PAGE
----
ALDI has lifted the price of its homebrand milk another 10 cents a litre on top of the March 10-cent increase, bringing 1L of milk to $1.29.
Aldi Australia confirmed it is raising the price of its homebrand fresh milk range by another 10 cents a litre after a Stock & Land reader spotted new pricing in store this afternoon.
The new pricing puts Aldi's 1 litre bottles at $1.29, 2L at $2.39 and 3L at $3.59. "We have recently increased the retail price of our entire fresh milk range," an Aldi Australia spokesperson said.
"These price rises are the direct result of the recent increase in the farm gate milk prices agreed between our milk suppliers and the dairy farmers."
Asked whether the supermarket would return the proceeds of the increase to farmers, Aldi instead referred to the late-March 10-cent boost to the price its suppliers paid to farmers.
"We will continue to maintain the collection and distribution of 10 cents per litre implemented earlier this year and ensure that the proceeds are passed onto dairy farmers in full," the spokesperson said. "We do not take price increases lightly, however these movements are necessary for building a long term sustainable Australian dairy industry."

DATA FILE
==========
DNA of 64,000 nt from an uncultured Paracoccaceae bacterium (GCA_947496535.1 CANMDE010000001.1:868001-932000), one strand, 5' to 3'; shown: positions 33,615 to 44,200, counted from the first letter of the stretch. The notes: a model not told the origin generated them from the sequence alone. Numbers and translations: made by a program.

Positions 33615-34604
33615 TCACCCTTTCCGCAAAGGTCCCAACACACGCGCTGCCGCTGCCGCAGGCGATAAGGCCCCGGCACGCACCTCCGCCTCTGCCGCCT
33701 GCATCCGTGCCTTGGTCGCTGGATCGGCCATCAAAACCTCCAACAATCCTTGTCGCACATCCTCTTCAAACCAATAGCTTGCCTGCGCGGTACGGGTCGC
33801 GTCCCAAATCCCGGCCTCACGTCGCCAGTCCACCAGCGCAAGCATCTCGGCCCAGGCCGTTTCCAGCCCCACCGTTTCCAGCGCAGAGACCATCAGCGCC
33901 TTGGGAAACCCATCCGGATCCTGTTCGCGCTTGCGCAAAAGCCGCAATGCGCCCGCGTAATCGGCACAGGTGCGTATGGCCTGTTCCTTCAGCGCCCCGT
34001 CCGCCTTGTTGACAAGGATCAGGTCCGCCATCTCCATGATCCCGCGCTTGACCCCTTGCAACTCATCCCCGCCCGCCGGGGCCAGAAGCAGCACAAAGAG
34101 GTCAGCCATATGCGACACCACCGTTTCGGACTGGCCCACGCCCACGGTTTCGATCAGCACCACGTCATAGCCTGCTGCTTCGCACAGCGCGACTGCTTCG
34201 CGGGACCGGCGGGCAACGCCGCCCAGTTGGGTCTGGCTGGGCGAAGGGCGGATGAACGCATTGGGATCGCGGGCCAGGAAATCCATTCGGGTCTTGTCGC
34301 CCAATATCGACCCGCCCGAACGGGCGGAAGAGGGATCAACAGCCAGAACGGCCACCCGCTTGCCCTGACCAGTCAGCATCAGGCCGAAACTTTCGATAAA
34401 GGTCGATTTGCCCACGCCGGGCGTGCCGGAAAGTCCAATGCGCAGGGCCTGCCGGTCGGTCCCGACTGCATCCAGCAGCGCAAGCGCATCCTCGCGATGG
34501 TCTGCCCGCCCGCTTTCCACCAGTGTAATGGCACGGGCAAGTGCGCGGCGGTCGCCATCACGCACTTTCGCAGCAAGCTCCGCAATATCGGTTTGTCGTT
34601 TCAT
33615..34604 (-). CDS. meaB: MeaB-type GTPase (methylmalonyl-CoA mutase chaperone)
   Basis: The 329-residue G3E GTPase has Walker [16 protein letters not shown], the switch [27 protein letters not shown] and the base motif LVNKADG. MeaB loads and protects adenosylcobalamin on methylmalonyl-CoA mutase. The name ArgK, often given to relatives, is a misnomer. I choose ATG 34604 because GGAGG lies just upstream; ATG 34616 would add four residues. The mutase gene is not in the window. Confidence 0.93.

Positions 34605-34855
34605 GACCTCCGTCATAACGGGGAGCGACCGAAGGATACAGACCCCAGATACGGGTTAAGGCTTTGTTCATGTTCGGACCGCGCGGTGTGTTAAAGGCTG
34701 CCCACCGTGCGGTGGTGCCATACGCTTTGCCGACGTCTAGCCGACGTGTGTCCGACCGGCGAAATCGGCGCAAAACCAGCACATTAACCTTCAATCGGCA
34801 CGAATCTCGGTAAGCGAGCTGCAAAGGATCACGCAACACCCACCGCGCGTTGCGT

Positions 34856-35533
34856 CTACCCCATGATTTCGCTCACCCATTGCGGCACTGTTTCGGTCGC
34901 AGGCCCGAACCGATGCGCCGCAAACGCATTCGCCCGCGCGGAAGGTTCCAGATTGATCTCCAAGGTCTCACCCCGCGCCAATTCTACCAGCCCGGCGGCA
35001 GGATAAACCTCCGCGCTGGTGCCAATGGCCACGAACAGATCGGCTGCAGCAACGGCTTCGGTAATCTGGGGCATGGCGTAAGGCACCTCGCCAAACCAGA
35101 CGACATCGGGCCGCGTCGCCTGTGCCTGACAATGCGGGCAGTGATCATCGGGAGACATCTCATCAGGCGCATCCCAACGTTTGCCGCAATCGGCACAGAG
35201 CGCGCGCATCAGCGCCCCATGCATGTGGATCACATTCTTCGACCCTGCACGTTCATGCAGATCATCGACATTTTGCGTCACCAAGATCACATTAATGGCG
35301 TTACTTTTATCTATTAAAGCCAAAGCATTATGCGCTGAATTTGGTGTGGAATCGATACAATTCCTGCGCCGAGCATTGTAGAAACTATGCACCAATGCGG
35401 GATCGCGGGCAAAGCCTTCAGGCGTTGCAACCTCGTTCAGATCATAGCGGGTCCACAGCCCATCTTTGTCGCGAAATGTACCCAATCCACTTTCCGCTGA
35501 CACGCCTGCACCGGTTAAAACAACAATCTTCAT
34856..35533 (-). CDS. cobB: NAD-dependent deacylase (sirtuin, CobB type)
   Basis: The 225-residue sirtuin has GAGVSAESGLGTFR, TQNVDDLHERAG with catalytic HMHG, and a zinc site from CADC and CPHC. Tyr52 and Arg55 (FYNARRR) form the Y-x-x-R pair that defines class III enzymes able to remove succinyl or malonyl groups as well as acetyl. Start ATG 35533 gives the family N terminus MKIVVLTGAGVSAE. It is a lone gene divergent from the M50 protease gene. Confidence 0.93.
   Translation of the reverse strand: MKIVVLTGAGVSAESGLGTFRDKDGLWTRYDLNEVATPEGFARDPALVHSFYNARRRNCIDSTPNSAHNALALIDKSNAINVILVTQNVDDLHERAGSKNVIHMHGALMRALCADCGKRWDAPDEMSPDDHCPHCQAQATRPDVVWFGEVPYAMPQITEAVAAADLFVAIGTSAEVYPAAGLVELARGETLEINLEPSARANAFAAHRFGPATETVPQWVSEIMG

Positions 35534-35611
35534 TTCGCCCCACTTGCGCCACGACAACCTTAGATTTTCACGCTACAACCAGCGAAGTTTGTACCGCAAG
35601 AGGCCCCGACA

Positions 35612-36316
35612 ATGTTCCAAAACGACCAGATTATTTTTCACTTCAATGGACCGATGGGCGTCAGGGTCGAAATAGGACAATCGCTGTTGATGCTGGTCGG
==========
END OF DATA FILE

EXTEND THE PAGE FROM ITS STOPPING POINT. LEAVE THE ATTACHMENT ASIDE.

NSW dairy lobby group Dairy Connect chief executive Shaughn Morgan welcomed Aldi's decision.
"It's great to see a major supermarket recognize its price has been too low but it's important that as much as possible of that increase flows through to the farm," Mr Morgan said.
"Given the decision of Aldi to increase the price of milk, we call upon Coles and Woolworths to follow their lead.
"The retailer, processors and farmer all need to be successful because there is a risk that, unless that happens, Australian consumers will be drinking imported milk."
Australian Dairy Farmers spokesperson Ashley Mackinnon said it was "comforting to know that Aldi Australia is providing certainty to farmers by committing to continue passing a 10-cent increase on its fresh milk products back to the farm gate."
"Supermarket discounting has had an incredibly negative financial impact on the Australian dairy industry over the last eight years but now retailers are recognising that this pricing strategy must be fixed for the sake of the supply chain."
Rival supermarkets Coles and Woolworths have been contacted for comment.
Source: Stock and Land 24 July